Sun Microsystems Inc. plans later this month to unveil its first ever content switch: a load-balancing and Secure Sockets Layer (SSL) acceleration switch based on the Nauticus N2000 products that the Santa Clara, Calif., company acquired in January of this year.
Sun’s move into the networking business was sparked by its US$12 million purchase of content switch vendor Nauticus Networks Inc., based in Framingham, Mass. At the time of the Nauticus acquisition, it was widely assumed that Sun would be integrating the Nauticus technology into its server products, but the question of whether or not Sun would move forward with a switch product of its own remained unanswered.
Sun plans to ship its new switch by the end of the year, and will be delivering early versions of the product to select customers in time for a press and industry partner event, to be held in New York on Sept. 21, said John Fowler, the executive vice-president of Sun’s Network Systems Group.
Rather than simply shuttling network traffic from point to point, content switches are aware of the content of the network traffic they switch and are designed to perform certain network processing tasks — like server load balancing or SSL encryption — that would otherwise bog down servers on the network.
“The Nauticus switch allows us to have a classic load balancing switch with much higher performance and security than you would normally see in these products,” said Fowler.
The Sun-branded switch will be integrated with Sun’s N1 management software, “so it all works together as a seamless whole,” Fowler said.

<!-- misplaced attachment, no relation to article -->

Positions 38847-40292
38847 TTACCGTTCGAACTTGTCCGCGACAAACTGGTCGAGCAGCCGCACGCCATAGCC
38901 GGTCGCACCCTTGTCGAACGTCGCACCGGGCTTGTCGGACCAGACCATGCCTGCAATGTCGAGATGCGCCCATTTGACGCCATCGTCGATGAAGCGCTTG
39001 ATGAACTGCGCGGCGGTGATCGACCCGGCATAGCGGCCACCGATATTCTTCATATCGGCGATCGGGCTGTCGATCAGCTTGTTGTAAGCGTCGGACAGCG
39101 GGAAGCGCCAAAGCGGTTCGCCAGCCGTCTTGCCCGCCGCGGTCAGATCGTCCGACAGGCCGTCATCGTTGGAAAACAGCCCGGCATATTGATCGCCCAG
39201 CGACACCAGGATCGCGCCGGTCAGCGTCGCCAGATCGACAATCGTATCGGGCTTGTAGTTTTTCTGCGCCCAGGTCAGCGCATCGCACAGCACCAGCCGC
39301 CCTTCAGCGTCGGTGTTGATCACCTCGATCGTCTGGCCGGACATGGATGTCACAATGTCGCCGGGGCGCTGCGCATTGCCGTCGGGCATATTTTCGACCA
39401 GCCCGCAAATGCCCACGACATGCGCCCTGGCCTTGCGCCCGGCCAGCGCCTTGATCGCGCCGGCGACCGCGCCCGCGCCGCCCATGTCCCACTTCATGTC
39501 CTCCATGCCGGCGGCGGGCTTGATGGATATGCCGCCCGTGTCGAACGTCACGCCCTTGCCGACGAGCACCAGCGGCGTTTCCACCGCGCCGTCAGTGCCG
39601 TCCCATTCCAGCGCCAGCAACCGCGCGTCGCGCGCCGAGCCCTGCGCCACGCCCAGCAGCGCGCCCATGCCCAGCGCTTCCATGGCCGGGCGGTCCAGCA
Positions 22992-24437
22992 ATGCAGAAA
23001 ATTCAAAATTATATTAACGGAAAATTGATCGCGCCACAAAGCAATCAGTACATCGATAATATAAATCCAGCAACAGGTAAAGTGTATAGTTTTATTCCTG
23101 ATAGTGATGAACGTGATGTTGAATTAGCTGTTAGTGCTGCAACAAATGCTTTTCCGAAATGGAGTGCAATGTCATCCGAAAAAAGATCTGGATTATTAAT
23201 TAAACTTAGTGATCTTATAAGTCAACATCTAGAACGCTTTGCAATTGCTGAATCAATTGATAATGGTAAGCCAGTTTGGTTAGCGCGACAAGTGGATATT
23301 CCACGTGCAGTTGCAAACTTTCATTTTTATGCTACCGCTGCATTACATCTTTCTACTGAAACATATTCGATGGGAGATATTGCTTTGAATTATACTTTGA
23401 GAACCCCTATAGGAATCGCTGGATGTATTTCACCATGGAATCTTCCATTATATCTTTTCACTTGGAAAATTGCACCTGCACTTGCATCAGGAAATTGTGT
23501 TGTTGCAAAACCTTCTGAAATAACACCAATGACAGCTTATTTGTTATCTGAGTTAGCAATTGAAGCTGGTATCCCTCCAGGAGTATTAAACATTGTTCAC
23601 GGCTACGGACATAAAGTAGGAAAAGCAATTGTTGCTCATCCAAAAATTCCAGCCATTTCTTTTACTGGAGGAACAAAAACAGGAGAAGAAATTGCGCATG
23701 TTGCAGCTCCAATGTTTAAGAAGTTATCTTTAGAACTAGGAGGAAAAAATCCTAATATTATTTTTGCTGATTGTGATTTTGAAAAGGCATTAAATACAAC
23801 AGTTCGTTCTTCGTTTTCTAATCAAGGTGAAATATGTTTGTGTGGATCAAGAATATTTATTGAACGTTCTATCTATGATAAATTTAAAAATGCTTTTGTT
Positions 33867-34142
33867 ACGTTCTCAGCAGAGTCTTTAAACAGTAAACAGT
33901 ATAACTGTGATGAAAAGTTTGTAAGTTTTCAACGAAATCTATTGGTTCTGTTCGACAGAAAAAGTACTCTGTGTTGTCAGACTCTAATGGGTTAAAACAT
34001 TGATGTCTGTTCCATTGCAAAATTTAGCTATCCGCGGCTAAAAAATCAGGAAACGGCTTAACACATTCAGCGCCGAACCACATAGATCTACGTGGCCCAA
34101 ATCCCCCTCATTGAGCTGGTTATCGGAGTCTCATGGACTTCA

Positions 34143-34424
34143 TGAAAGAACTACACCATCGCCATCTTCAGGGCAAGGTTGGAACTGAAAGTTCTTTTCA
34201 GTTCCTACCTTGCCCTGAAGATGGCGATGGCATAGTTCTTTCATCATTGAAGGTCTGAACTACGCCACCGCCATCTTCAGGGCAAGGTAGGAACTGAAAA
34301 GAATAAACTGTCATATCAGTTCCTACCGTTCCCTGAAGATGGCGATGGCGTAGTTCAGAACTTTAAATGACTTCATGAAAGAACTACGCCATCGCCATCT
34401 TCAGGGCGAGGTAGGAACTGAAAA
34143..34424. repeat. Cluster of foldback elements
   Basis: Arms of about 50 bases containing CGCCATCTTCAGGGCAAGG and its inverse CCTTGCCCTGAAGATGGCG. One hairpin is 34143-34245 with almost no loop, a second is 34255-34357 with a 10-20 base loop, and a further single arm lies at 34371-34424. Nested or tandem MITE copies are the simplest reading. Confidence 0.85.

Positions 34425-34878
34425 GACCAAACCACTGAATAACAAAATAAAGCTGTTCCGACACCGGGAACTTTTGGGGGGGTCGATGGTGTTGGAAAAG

“What we can do with this box is we run security so fast that you can always be secure,” said Fowler. “So you don’t have to worry about your banking site, for example, being spoofed because it’s always going to be secure.”
The switch also has a unique “virtualization” capability that allows customers to run a number of disparate networks on a single switch, Fowler said. “It has the ability to partition and have a whole bunch of different routing domains or policy domains. This is something that other switches can’t do.”
Until now, the only networking products that Sun has sold have been networking cards for its systems, a virtualization switch for the company’s StorEdge 6920 storage system, and network switching products that go into Sun’s blade servers, Fowler said.
Sun’s decision to move into the content switch market came as a surprise to some analysts, who say that the move runs the risk of antagonizing Cisco Systems Inc., a long-time Sun partner, which paid US$5.7 billion in stock four years ago to acquire content switch vendor ArrowPoint Communications Inc.
“Sun is not, as I understand their business, very much into the network switch business, and they have a lot of friends, partners, and allies that are in that networking business,” said Jonathan Eunice, an analyst with Illuminata Inc. in Nashua, N.H. Eunice had been under the impression that Sun was not going to market its own switch, he said.
Others say Sun’s move should not come as a complete surprise.
“I’m sure there are some high-level discussions, with people asking, ‘Why is Sun competing with us in this market’, but this happens all the time,” said Joel Conover, principal analyst with Current Analysis Inc., in Sterling, Va.
The real trick for Sun will be to avoid confusion in its sales channel now that it is offering products that compete with its partners, Conover said.
Sun is still working out marketing details like pricing and a name for the switch, company officials said.